Zen Dog, a tea master based in Ballard, will pour tea for just about anyone who rings his doorbell, or by appointment.
Having tea in Ballard with a tea master
Pouring crystal-clear water from a gallon tank, Larry Murphy, better known as Zen Dog, prepared tea from a 500-year-old tree.
“This is the purest water in Seattle,” he said, as he closely watched the water boil, smiling behind a long, white beard.
Clothed in a navy Mao suit, Murphy explained how every week and a half he journeys to Mt. Baker to retrieve water from an artisan well, bringing back 45 to 50 gallons.
To Murphy, tea isn’t just a drink, it’s a “life enhancing, life sustaining force.”
Murphy left 27 years of architecture in Seattle to prepare tea for anyone in the community. The very home in which he raised his children was transformed into what is now the Zen Dog Tea Gallery on Northwest 85th Avenue and 21st Avenue Northwest in Ballard.
On most days throughout the week, or by appointment, Murphy will prepare tea for anyone who rings his doorbell. All assortments of people come to his door, he said, including prostitutes, the homeless, even CEOs and millionaires.
Every full moon of every month, Zen Dog hosts a party with freshly brewed tea and live music. Everyone is welcome.
His life purpose in offering tea to everyone, free of charge, originated when he first met Chinese artists, many of whom now sell their work in his studio. These artists were the first to introduce him to good tea, he said.
“I didn’t think I liked tea, until I tasted high-mountain tea,” he said.
Murphy said that like most Seattleites, he drank coffee regularly. But no longer.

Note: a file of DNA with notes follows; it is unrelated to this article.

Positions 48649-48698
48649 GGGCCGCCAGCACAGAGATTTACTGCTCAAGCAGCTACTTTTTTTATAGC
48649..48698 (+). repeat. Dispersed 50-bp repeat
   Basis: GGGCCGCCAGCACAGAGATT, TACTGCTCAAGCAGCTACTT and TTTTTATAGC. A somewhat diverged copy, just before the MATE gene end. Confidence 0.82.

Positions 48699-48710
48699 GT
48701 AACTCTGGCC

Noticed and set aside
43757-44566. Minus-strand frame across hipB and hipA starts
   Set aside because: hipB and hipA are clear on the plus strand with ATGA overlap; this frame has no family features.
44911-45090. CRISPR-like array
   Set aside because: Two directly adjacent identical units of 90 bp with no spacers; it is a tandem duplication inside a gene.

“I don’t like the feeling anymore. It betrays you,” he said.
Tea differs in that it’s “steady,” he said. And no matter how fancy the box, he said, real tea ought only to be steeped in loose-leaf form.
“Tea in bags is like floor sweep,” Murphy said.
Now, both levels of his home are stocked with jars of Chinese tea leaves, some acquired from centuries-old trees.
The tea ceremony begins with the cleansing of the drinkers’ taste buds with hot water in very small cups, typical of Canton.
As he poured hot water into the gaiwan, a colorful cup and saucer with a lid that brews the tea, tightly wound green jasmine pearls began to unfurl.
The purity of these leaves is such that you may reuse the leaves up to seven pours.
“The third pour is the ultimate in taste,” Murphy said. “The bud has then fully opened.”
By the second pour, the jasmine tea had lost its sharpness and gave off a fragrant, even buttery taste.
Murphy helps drinkers experience drinking tea to its fullest.
“You slurp in the air,” he said. “The taste buds are on the top of your mouth – you get more flavor.”
When the jasmine tea was finished, Murphy broke out a different kind of tea.
While the jasmine tea had distinct qualities, the ancient pu’er wild purple tip tastes like the earth after a rain, according to the gallery’s menu.
One ounce of the ground ancient leaves sells for $30. A brick of it goes for $500.
Murphy said that these tea leaves are rare and expensive because there is only so much — once it’s gone, it’s gone.
By the third pour of the purple tip, the tea had sweetened to the taste of a sugared black tea.
By the fourth pour, the tea took on a transcendental quality. Those around the table described the rose-colored tea as first affecting the crown of the head and the heart, then moving upward and outward.
Murphy described the lucid high of a tea as being “heart-opening.”
At the sixth pour, the members surrounding the Chinese tea table were sharing personal aspects of their lives, as if they had known each other for years.
Murphy said that many dub this tea a truth serum.
“The purple tip has so much Qi because it’s from a 500-year-old tree with an intricate, deep root system,” Murphy said.
Qi, or Chi, is best described as one’s life force or spirit, he said.
“You wouldn’t exist without it,” Murphy said.
All too quickly, two hours had passed and the tea ceremony was done.